The flame is exceptionally fast and powerful, and can bring a pot of water to the boil in minutes (a litre in 2.8 minutes to be precise), though this intense heat sometimes causes thicker stews to stick to the bottom of the pan (if you don’t stir sufficiently, that is). If you fancy a stove with more adjustment, and are willing to sacrifice a little power, the excellent MSR Dragonfly stove is for you. The XGK requires minimal maintainance, in 18 months, all I’ve needed to do is clean the hose and fuel nozzle which is a very easy, tool free process.

For sheer reliability and power, the XGK is the stove for you, I love to hear the loud roar of mine as it get’s going, it means dinner is on the way!! 

The Great Outdoors

MSR

Bike Porn

http://www.flickr.com/apps/slideshow/show.swf?v=71649

For those of you who, like us, REALLY like our bikes, you may find the above slideshow of the beautiful 2010 KTM bikes as erotic as any top shelf mag, and leave you foaming at the mouth with a burning fire in your loins! If you fancy buying yourself one of these beauties, or any other from the KTM range, get in touch with Damian at freewheel, or Mike at the excellent Cycle Inn bike shop.

Tech Tip – Fixing a Puncture

Week 4 - The First Puncture

Simon

Fixing a puncture is one of the most basic repairs you may need to do your bike and there are many ways to do it, though some methods are definite no, no’s. For example when fixing a puncture in front of a hotel in China, the consierge took my inner tube and started bashing it with a hammer. I just stood there perplexed and waited until he was done, and I wasn’t surprised when his dodgy repair method resulted with the air leaking out as soon as the tube was pumped up.

To fix a puncture you first need to get to the inner tube by taking off the tyre. Opposite the valve, insert a tyre lever between the rim and tyre, then lever off part of the tyre and clip the lever onto the spokes. Do the same with a second lever, an inch or so from the first, and if required, use a third lever. It should now be easy enough to pry the tyre away from the rim and dig out the inner tube.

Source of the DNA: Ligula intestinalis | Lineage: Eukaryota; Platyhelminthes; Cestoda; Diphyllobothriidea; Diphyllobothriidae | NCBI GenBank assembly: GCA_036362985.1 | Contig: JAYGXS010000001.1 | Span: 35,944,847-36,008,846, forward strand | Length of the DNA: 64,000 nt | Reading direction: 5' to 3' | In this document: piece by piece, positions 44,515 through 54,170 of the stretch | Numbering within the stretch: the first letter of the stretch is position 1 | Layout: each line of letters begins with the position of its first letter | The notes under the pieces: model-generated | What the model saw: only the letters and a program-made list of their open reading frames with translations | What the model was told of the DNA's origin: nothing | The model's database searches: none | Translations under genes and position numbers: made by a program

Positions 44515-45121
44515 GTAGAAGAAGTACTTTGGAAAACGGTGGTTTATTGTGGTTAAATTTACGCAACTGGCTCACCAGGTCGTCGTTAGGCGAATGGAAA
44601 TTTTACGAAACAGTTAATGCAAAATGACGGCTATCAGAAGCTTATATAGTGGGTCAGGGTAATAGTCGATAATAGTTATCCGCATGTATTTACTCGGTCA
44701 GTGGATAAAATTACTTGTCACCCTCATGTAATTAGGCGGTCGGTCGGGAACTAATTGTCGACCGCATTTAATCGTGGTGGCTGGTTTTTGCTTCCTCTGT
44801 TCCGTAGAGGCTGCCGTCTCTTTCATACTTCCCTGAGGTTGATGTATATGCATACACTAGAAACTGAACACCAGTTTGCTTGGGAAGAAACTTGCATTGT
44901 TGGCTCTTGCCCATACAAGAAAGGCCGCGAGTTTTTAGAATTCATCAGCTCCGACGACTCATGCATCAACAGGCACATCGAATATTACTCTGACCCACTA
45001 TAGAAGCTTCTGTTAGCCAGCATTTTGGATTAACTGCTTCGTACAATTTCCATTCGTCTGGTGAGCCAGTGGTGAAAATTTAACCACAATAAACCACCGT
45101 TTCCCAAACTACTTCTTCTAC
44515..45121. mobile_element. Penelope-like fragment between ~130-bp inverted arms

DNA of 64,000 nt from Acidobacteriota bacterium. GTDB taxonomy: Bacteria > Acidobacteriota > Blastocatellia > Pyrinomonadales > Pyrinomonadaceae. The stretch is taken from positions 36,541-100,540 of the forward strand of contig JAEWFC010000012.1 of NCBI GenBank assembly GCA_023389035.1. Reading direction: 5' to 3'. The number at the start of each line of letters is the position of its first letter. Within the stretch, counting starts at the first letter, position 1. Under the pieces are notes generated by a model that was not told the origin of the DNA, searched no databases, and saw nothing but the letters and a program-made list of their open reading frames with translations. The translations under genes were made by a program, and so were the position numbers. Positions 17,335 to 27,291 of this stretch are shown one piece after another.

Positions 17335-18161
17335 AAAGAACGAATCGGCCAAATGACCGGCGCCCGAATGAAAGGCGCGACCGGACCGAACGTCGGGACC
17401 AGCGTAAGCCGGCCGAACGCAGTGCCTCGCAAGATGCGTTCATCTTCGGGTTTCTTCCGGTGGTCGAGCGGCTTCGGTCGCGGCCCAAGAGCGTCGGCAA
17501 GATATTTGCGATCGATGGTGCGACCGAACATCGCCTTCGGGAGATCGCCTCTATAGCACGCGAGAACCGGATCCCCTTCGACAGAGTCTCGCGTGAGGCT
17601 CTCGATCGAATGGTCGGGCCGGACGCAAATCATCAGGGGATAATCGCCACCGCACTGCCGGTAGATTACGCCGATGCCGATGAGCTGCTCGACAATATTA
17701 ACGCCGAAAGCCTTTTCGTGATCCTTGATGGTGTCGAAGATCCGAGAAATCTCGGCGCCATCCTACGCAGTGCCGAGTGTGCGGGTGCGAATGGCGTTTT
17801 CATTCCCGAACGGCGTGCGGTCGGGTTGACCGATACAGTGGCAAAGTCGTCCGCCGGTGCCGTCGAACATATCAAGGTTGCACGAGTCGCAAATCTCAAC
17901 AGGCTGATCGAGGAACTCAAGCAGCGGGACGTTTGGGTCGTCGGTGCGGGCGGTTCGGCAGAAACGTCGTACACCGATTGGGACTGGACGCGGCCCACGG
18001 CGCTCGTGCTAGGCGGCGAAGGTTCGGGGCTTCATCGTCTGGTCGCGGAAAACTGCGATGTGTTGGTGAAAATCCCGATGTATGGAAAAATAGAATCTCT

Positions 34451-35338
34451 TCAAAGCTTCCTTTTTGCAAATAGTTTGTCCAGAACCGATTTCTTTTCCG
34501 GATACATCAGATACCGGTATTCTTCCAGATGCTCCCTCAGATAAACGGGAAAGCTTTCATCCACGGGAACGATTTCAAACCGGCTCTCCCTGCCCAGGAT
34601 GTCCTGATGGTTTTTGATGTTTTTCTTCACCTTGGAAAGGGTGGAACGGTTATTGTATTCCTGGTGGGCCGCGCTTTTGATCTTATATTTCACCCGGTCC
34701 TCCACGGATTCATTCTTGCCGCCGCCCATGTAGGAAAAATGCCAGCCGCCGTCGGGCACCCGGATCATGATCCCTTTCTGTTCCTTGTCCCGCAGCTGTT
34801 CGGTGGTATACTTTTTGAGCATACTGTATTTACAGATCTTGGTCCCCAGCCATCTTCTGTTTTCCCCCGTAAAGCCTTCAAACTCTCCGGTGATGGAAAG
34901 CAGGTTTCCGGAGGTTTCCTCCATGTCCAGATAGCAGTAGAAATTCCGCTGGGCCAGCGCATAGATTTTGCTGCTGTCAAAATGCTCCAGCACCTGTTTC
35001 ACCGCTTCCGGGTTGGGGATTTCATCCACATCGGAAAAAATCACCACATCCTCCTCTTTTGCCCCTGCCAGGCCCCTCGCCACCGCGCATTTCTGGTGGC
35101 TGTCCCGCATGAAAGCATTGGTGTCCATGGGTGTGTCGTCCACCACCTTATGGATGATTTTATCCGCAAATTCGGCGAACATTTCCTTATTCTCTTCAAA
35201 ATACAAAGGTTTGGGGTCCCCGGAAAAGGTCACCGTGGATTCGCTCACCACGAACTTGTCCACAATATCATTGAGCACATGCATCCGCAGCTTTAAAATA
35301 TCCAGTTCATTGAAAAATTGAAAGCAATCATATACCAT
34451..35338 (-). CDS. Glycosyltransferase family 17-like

To find the puncture, pump up the tube and listen out for hissing sounds, or run your hand or face over the tube to feel for the spurting air. If the hole seems to be hiding, submerge the inner tube in a basin of water and keep an eye out for a stream of bubbles, be sure to dry off the tyre after though or the glue won’t stick.

Fixing the actual puncture is where the methods vary, but here’s my preferred method that – like Uncle Ben’s – works every time. Smear a thin layer of glue the inner tube making sure to cover an area bigger than the patch, and also put glue on the patch itself. Leave both aside for about 3 – 5 minutes (depending on air temperature) until the glue is very nearly dry (I’ve left it for 10 minutes before and they still stuck). Now apply the patch to the tube and bobs your uncle, no need to bash it with a hammer or anything. Put the tube back in the tyre, then by using your fingers, push the tyre sidewall over the rim and if necessary, use the levers to get the last stubborn bit of the sidewall over. Pump up the tyre and remark at how much easier it is to pedal with a hard tyre.